Before I move on to any new teams (and I'm already about halfway done with the All-Time Brooklyn Dodger selections) I feel I need to go back and revise some of the selections I have made thus far.
While there is no one criteria that makes anyone an automatic pic, the statistic that I had been focusing on the most to make those borderline decisions was *OPS+. What that is (approximately) is OPS (On-Base Percentage plus Slugging Percentage) adjusted for park value, divided by the league average and multiplied by 100. What that does is allow you make an OPS comparison, in the context of the era the players played in. A 120 *OPS+ means that a player's OPS was 20% over the league's average. An 80 *OPS+ means the player was 20% under the league average and a 100 *OPS+ means the player was average. This is REGARDLESS of how the league's average changes over time. So in theory, a 130 OPS should be better than a 120, regardless of when they occured. I felt it was the best tool to use to compare player from different era's. But a recent (rather egregious) example has caused me to rethink this approach.
I came across a poster who, in a response to the recent retirement of Brian Giles, lamented that [Giles] would never garner any serious Hall of Fame consideration despite his .905 Career OPS as compared to recent Hall of Fame inductee Jim Rice’s .854 and more recently Hall of Fame inductee Dawson’s .806. Now… my immediate response was “Duh: inflated modern offenses, moron!” And I was going to quote him their *OPS+ ratings, thinking it would make him look like a fool. So how shocked was I to find:
Now... I’m sorry, but ANY suggestion that Brian Giles was a better hitter than Jim Rice or a better player than Andre Dawson is just crazy talk. Utter nonsense. And any statistical argument to support that argument fails the Candy Maldonado rule. (IOW: It’s a triumph of Sabermetrics over common sense.) Giles was good, yes, but he sure as hell ain’t no Hall of Famer, and Rice and Dawson just happened to be, both officially and in my own opinion as well.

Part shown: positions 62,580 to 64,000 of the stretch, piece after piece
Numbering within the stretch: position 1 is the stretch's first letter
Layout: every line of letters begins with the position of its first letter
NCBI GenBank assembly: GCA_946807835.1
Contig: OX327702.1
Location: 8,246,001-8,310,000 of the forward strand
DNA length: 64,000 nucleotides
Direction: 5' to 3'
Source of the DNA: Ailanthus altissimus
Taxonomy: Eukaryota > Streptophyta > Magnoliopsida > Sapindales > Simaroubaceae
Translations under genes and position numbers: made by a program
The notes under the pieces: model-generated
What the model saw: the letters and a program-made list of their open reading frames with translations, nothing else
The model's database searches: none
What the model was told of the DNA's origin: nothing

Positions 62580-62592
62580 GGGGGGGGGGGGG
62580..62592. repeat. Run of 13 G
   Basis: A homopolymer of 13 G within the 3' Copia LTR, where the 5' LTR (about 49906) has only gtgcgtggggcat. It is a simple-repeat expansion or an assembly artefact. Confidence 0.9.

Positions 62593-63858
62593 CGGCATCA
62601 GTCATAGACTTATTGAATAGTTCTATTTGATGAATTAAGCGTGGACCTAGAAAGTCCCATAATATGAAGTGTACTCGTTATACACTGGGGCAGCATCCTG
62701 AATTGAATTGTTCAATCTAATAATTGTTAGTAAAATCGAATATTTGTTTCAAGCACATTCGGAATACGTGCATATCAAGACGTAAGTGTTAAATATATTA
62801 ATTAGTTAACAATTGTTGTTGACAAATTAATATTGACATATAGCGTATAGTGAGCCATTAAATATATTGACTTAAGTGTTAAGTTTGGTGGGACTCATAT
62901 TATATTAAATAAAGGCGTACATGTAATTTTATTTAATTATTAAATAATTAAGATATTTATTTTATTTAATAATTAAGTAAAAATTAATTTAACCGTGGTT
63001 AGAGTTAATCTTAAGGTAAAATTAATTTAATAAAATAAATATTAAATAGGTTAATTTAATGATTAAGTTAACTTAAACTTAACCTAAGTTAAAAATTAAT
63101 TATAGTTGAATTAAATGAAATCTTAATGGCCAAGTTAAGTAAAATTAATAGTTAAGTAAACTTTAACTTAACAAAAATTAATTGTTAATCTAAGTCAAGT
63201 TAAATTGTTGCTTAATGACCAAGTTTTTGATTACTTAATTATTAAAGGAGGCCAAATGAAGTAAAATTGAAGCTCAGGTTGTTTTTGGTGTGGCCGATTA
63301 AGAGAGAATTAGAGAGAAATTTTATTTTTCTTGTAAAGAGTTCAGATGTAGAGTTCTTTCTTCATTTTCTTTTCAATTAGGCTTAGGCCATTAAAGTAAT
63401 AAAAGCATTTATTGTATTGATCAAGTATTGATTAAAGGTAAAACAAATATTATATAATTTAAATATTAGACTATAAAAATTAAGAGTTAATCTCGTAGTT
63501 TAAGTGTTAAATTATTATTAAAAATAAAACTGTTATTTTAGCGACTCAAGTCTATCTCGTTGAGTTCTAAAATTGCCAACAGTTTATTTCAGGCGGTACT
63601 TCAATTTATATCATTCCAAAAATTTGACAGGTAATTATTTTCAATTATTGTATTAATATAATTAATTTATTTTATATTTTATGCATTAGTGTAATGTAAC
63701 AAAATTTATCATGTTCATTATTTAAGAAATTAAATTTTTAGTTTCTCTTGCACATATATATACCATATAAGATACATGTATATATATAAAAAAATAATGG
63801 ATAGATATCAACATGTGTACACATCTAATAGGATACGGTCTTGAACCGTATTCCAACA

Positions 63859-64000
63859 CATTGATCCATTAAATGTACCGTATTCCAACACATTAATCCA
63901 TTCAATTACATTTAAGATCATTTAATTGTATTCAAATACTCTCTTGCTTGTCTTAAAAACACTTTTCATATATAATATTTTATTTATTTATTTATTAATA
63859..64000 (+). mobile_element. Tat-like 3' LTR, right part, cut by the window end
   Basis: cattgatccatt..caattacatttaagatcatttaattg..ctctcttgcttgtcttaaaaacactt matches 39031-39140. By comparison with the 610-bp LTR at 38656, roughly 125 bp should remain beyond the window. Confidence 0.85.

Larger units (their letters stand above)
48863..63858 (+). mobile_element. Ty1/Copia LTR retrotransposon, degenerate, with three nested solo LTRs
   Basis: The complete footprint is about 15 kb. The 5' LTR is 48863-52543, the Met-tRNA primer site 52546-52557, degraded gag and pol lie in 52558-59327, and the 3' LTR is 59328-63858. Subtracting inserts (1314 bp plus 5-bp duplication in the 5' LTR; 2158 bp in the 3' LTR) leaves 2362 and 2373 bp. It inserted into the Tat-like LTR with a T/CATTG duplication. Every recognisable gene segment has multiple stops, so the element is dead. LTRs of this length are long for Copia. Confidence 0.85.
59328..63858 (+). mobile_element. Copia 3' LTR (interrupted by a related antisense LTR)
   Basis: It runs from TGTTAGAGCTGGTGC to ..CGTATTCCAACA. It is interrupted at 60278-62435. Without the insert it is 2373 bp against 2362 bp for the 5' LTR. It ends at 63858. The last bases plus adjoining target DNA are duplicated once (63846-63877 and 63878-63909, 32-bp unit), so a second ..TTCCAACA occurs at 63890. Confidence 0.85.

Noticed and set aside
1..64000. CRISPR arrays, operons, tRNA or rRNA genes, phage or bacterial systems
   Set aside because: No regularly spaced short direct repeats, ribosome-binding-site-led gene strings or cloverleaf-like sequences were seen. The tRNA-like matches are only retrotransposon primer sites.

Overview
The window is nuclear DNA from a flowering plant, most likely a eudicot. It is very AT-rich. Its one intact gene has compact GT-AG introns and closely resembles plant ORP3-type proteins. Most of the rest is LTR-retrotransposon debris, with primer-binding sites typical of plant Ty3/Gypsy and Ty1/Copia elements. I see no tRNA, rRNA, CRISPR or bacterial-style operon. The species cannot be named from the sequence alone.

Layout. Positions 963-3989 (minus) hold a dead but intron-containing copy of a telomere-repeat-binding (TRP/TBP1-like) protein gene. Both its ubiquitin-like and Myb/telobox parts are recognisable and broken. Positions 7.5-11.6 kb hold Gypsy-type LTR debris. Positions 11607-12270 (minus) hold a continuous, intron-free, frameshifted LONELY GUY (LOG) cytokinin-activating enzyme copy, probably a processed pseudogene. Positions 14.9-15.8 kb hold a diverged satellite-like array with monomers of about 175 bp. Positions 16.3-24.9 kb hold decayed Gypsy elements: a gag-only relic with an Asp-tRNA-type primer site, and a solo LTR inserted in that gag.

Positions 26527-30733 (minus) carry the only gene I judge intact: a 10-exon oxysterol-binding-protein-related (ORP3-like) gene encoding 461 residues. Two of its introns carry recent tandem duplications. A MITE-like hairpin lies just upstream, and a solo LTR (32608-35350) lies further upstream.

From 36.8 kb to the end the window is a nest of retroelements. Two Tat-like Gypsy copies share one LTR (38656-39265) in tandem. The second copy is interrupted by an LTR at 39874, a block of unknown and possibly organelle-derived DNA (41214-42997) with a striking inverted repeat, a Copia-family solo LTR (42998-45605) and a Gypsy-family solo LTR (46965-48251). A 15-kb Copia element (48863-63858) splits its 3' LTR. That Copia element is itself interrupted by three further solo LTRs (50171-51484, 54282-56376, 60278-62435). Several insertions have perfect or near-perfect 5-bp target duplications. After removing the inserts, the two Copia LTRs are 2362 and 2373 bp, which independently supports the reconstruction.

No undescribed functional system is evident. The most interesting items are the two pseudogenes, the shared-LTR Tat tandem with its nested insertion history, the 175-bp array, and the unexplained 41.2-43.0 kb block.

The final stake in the coffin of *OPS+ as this great stat was a look at their best seasons. Brian Giles’ best season (by both OPS and *OPS+) was 2002. And it WAS a damned good year:
He ranked second in the League in OBP, SLG, OPS, *OPS+ (the last two related to the first two, of course) as well as 2nd in Walks, 6th in Homers and 10th in Total Bases. Not a bad year at all, though it’s probably worth mentioning that it didn’t even garner him an All-Star selection, even as the required representative from PITTSBURGH, and he ranked 13th in the MVP voting.
Now, Rice’s best season was 1978:
He LED THE LEAGUE in Games, At Bats, Hits, Triples, Homers, RBI, Slugging, OPS, *OPS+ and Total Bases – in which he was the first American Leaguer since Joe DiMaggio to get over 400. He also ranked 2nd in Runs Scored and 3rd in Batting Average. He was an All-Star and was named the League’s MVP.
The are the two Dawson seasons that I’d like to use as examples, 1983 and 1987.
In 1983, Dawson, led the league in Hits and Total Bases, Ranked second in At-Bats, Runs and Slugging, 3rd in Runs Scored and Triples and Homers, 5th in Doubles and OPS, 6th in *OPS+ and 10th in Batting Average. He was an All-Star, won both the Golden Glove and Silver Slugger awards and was runner-up for the League’s Most Valuable Player award.